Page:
• Follow the same Rules of Evidence used in courtrooms (this is one singular exception); and
  • Be fully transparent and open to the public.

Historically, indictments of police through the grand jury have been hard to come by. In general, bringing cases before the grand jury are the exception rather than the rule and there’s a reason for that. As stated by the attorney for the family of a man murdered by police in White Plains, NY after the grand jury decided not to indict the cops:

“…the grand jury is often used to cover politically for a figure, for a district attorney. So if the grand jury indicts, it’s not the district attorney’s fault. They simply presented the evidence, and the grand jury indicted. If the grand jury chooses not to indict, well, then the grand jury essentially is blamed, but that’s an anonymous group of 23 individuals.”

Nor is the idea that grand juries might be used as a smoke screen to protect rather than punish police a new concept. Just a few months ago Albuquerque, NM. suspended the use of grand juries to investigate police shootings after criticism of their use and the fact that (like Vegas) not one single shooting has ever been ruled unjustified:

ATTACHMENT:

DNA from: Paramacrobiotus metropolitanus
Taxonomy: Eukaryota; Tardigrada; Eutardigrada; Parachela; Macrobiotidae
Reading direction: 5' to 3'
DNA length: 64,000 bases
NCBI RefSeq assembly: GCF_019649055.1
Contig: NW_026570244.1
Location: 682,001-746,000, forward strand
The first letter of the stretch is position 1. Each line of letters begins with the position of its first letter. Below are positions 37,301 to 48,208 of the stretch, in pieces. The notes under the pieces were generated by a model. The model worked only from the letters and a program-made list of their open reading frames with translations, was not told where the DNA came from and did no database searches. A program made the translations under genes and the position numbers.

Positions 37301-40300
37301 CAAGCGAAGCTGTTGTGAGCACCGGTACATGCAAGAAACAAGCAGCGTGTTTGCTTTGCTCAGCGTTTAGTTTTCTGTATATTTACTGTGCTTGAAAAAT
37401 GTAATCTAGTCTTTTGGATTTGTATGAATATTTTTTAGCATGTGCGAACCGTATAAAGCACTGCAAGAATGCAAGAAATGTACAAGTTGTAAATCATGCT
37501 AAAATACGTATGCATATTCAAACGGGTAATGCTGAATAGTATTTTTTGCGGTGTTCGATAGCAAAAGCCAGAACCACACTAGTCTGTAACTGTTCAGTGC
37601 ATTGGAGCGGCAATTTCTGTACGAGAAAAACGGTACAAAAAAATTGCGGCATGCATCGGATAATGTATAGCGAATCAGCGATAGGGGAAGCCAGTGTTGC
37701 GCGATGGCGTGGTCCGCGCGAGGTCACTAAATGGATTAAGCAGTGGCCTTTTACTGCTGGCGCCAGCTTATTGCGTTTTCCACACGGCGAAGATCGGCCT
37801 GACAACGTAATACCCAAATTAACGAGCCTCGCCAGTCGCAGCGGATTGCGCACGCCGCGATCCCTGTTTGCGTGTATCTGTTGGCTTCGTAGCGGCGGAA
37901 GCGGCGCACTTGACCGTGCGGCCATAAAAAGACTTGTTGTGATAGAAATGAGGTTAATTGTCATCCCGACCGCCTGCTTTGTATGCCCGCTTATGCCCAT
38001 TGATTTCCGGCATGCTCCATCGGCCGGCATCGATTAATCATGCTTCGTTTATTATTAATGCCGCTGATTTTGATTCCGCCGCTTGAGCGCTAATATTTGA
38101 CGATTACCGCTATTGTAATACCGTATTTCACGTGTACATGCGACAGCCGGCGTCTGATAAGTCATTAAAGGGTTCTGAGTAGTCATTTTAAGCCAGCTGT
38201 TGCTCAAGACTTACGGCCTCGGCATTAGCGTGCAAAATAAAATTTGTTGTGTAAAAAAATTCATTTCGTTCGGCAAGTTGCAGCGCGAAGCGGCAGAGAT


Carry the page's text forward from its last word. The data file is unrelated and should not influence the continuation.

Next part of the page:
For more than two decades, police officials have countered criticism of dozens of officer-involved shootings in Albuquerque and Bernalillo County by noting that every case is reviewed by a grand jury…

No one involved in the process can recall a single “unjustified” finding since the process was put in place in the late 1980s in response to criticism of police shootings at the time — even in a case in which the officer was fired and the city paid big bucks to settle a civil lawsuit.

Critics say that’s by design.

“It looks to me like a device that’s designed to give police a pass on shootings,” said Ray Twohig, a longtime civil rights attorney. “The public should have no confidence whatsoever in this process — there’s no independent investigation … The goal is: ‘Let’s not indict any cops…’ ”